Luhmann’s card index consists of approximately 90,000 handwritten cards in A-6 format organized in two collections. The first collection, approximately created between 1951 and 1962, a time when Luhmann was on his way from a legal expert with interests especially in constitutional law and administrative sciences to a systems theoretical sociologist, is based primarily on his readings in political science, administrative studies, organization theory, philosophy, and sociology. It consists of approximately 23,000 cards, which are divided into 108 sections by subjects and numbered consecutively, two bibliographies comprising about 2,000 titles, and a keyword index with roughly 1,250 entries. The second collection (1963–1997), now clearly reflecting a sociological approach,6 is divided into eleven top-level sections with a total of about 100 subsections. It consists of approximately 67,000 cards, including a sizeable but obviously incomplete bibliographical apparatus with roughly 15,000 references and a keyword index with 3,200 entries.
So he had 23,000 cards with a 1,250 entries in a keyword index.
Then he had 67,000 cards, with 3,200 entries in a keyword index.
He had one to three entries of where you could find a topic in his keyword index. You can browse his keyword index online btw (I turned on google chrome automatic translate).
Sometimes the keyword index linked to a note in a sequence, sometimes they linked to overview notes, from the linked source above
Three types of linking can be distinguished:
References in the context of a larger structural outline: When beginning a major line of thought Luhmann sometimes noted on the first card several of the aspects to be addressed and marked them by a capital letter that referred to a card (or set of consecutive cards) that was numbered accordingly and placed at least in relative proximity to the card containing the outline. This structure comes closest to resembling the outline of an article or the table of contents of a book and therefore doesn’t really use the potentials of the collection as a web of notes.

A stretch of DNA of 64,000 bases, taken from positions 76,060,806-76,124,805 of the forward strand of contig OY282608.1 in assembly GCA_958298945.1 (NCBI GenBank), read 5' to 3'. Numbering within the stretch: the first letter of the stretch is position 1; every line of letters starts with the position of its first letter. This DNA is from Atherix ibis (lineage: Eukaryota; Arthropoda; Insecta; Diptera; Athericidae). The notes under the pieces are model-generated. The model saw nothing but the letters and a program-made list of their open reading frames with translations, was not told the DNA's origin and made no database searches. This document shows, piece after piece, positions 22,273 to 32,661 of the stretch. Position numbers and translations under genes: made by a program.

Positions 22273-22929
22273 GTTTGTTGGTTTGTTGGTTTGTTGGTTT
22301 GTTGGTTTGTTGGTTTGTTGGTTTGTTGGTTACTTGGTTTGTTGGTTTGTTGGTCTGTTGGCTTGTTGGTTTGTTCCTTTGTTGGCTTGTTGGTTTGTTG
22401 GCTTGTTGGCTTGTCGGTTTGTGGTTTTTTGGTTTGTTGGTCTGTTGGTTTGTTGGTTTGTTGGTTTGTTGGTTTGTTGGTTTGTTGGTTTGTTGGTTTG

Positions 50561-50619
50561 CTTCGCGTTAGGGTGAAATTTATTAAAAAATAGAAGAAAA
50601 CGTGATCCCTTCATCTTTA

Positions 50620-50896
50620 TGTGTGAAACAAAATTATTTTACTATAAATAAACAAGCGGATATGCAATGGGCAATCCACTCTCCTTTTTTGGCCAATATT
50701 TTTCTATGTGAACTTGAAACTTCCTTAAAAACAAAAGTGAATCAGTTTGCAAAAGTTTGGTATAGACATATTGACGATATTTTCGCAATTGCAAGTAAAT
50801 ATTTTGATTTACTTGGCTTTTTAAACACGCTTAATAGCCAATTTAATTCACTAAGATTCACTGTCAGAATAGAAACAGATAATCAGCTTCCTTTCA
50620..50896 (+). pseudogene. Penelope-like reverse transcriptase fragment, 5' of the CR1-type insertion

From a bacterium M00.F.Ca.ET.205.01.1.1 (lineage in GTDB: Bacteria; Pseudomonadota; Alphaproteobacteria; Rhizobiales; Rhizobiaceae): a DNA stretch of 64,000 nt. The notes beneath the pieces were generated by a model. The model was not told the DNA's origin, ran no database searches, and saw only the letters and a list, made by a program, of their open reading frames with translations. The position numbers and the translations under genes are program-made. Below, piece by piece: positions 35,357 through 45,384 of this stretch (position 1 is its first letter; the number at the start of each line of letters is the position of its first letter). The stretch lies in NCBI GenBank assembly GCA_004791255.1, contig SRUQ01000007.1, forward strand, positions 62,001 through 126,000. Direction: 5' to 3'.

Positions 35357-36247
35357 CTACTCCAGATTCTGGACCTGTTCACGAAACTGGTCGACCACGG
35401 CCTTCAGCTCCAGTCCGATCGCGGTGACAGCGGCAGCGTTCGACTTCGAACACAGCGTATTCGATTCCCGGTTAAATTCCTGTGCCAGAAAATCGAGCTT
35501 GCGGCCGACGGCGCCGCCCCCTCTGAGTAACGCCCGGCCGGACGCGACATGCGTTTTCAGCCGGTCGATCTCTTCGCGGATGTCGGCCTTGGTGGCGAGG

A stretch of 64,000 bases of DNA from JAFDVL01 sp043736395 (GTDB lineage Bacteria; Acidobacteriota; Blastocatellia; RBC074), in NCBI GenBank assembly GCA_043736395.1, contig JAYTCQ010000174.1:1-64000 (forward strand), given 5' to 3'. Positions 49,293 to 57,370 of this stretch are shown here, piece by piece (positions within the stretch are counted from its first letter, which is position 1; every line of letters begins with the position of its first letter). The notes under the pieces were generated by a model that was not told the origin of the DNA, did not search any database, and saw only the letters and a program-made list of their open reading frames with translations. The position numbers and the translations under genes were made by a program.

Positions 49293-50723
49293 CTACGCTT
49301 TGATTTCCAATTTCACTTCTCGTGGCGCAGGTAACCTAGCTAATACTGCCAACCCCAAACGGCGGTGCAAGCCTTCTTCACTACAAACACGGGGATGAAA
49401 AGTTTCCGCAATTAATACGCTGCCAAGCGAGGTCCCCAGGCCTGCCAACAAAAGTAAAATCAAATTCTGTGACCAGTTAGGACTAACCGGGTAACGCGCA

Collective references: At the beginning of a section devoted to a specific subject area, one can often find a card that refers to a number of other cards in the collection that have some connection with the subject or concept addressed in that section. A card of this kind can list up to 25 references and will typically specify the respective subject or concept in addition to the number. These references can indicate cards that are related by subject matter and in close proximity or to cards that are far apart in other sections of the collection, the latter being the normal case.
Single references: At a particular place in a normal note Luhmann often made a reference to another card in the collection that was also relevant to the special argument in question; in most cases the referred card is located at an entirely different place in the file, frequently in the context of a completely different discussion or subject.
If you are confused after reading Ahrens books (I like the book, but many people seem to be afterwards), hit me up and I can give you a couple resources to look into that better help explain the zettelkasten.